Just How Rare is a Solar Eclipse?—A Statistical Comparison for the Gambling Mind

Witnessing any eclipse is a rare treat, and total solar eclipses are the rarest of all. Just how rare? Well, you’re a little more likely to witness one at random than win the lottery, but the odds aren’t as different as you might expect.

For those fortunate enough to witness a planetary peep show, the experience often inspires awe and a sense of good fortune. So, it’s no surprise brick-and-mortar casinos located along the path of Monday’s total solar eclipse are hosting viewing parties—gamblers tend to court extra luck.

That said, you’d have to be extraordinarily lucky to catch a glimpse of one without planning and travel. Staying put and without the help of astronomical forecasting, many could spend entire lives watching the sky without ever seeing a total eclipse—or even its sibling, an annular eclipse.

How likely you are to see one in your lifetime depends on where you live. Some spots in the US are due for several in the coming decades. Others won’t see the Sun and Moon line up overhead for many centuries.

Celestial Alignment Rare but Predictable

Using NASA’s definition, an eclipse is an “alignment of celestial bodies so that one is obscured, either partially or totally, by the other.”

A solar eclipse occurs when the new moon travels between the Earth and the Sun, casting its shadow back to Earth. From the ground, the moon seems to blot out the sun—a little or a lot—depending on the viewer’s location and the type of eclipse. If things align just right and the Moon is close enough to the Earth to obscure the Sun completely, that’s a total solar eclipse, the rarest kind.

An annual solar eclipse is similar, but with the Moon a little further away in its orbit. That means its apparent size isn’t enough to block out the Sun entirely. The result is a “ring of fire” around the moon as it passes.

Any kind of solar eclipse is harder to witness than a lunar eclipse—in which the Earth casts a shadow on the Moon. They occur with similar frequency, but every lunar eclipse can be seen from anywhere on Earth as long as the Moon is in the sky. To see a total or annular solar eclipse, you have to be right in the path of the shadow.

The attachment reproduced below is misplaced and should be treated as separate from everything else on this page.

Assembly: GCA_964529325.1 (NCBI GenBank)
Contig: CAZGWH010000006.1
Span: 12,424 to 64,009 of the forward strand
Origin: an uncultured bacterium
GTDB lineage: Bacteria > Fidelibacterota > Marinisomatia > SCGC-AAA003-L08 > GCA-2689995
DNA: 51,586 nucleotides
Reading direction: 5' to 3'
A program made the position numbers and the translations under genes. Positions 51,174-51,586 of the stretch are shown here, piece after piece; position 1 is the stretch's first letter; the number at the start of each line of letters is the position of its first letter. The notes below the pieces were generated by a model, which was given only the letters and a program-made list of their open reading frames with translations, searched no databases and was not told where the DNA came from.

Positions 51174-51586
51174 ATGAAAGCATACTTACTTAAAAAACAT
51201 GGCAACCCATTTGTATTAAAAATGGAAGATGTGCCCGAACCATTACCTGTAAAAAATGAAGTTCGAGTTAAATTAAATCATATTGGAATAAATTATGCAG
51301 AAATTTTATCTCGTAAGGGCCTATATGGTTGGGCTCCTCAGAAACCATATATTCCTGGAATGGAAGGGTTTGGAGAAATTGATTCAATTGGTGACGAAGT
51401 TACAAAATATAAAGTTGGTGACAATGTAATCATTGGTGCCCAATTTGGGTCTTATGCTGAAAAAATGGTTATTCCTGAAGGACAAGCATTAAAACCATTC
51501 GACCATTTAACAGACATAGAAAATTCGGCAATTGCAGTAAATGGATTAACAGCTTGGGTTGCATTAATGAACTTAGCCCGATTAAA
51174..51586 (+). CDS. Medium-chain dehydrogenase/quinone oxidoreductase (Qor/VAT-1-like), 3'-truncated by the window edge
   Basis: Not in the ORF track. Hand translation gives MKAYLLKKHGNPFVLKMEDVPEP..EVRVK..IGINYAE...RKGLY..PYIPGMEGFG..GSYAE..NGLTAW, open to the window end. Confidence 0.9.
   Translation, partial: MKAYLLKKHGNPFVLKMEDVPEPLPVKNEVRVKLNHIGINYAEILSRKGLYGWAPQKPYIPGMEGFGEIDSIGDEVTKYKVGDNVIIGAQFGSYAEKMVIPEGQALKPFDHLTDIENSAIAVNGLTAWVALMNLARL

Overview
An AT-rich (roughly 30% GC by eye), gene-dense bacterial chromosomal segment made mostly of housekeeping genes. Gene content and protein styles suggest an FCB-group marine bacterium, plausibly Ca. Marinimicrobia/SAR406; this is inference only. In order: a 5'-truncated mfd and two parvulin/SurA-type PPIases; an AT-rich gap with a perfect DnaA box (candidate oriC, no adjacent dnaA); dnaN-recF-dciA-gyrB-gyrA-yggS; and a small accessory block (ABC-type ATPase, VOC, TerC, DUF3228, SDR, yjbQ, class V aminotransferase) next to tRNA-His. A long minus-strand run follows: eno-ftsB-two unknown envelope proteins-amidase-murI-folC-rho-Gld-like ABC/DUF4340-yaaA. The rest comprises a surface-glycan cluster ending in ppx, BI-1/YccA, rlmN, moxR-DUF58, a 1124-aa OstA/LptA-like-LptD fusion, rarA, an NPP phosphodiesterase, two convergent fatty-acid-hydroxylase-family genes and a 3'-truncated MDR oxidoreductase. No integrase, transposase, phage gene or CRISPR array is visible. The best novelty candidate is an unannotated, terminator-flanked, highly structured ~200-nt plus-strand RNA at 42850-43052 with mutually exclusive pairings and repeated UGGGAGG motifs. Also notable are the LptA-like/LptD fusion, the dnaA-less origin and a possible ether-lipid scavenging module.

These days, we have the technology to predict each eclipse and where you need to be to see it. But, before modern technology, being in the right place at the right time was a matter of luck, and many people would go their whole lives without having it happen to them.

Seeing Random Solar Eclipse Almost Like Lotto Win

To get a handle on just how lucky you’d have to be to witness an eclipse at random, we looked at 4500 years worth of historical eclipses and future forecasts.

The question we asked is:

If you looked up at the sky at a random moment, at a random place in the US, what are the odds there’d be a total or annual solar eclipse happening?

The EclipseWise database covers eclipses from 1499 BC to 3000 AD. Those 4500 years equate to 2.4 billion minutes. For most places in the US, the number of minutes of total or annular eclipse over that period turns out to be around 120 to 130 minutes.

That means that, without the benefit of astronomical projections, if you just looked up at the sky at any random moment, your chances of seeing a total or annular eclipse would be slightly better than 1 in 20 million.

For comparison, the odds of winning the Powerball jackpot are 1 in 292 million. 

So, if you bought 14 Powerball tickets, your odds of winning would be about the same as finding yourself in the path of an eclipse as you leave the store.

Here are some other comparisons:

  • Randomly witnessing an eclipse is less likely than getting dealt five blackjacks in a row but more likely than getting six.
  • Looking up to see an eclipse is about as likely as getting the same result on twenty-five consecutive coin flips.

A Once-in-Five-Lifetimes Opportunity

There are several solar eclipses most years—2.4 on average, with five being the maximum possible. But not all are total eclipses, and each is only visible across a narrow band of the Earth.

Total solar eclipses every 18 months on average. However, whether you get to see the show depends on your location and the path of totality—where the eclipse is 100% visible. Viewers inside the path get the whole show, while those outside only get a partial view or none at all.

Although there are some exceptions, from any one place, a total solar eclipse is only visible about once in 400 years. That makes it an event that occurs about once in five lifetimes, at current US life expectancy.

That’s if you stay put, of course. Most people will have a few opportunities to see one if they’re willing to travel a little. At the bottom of this article, you’ll find a table of upcoming eclipses for the 50 US state capitals, plus DC and San Juan, Puerto Rico.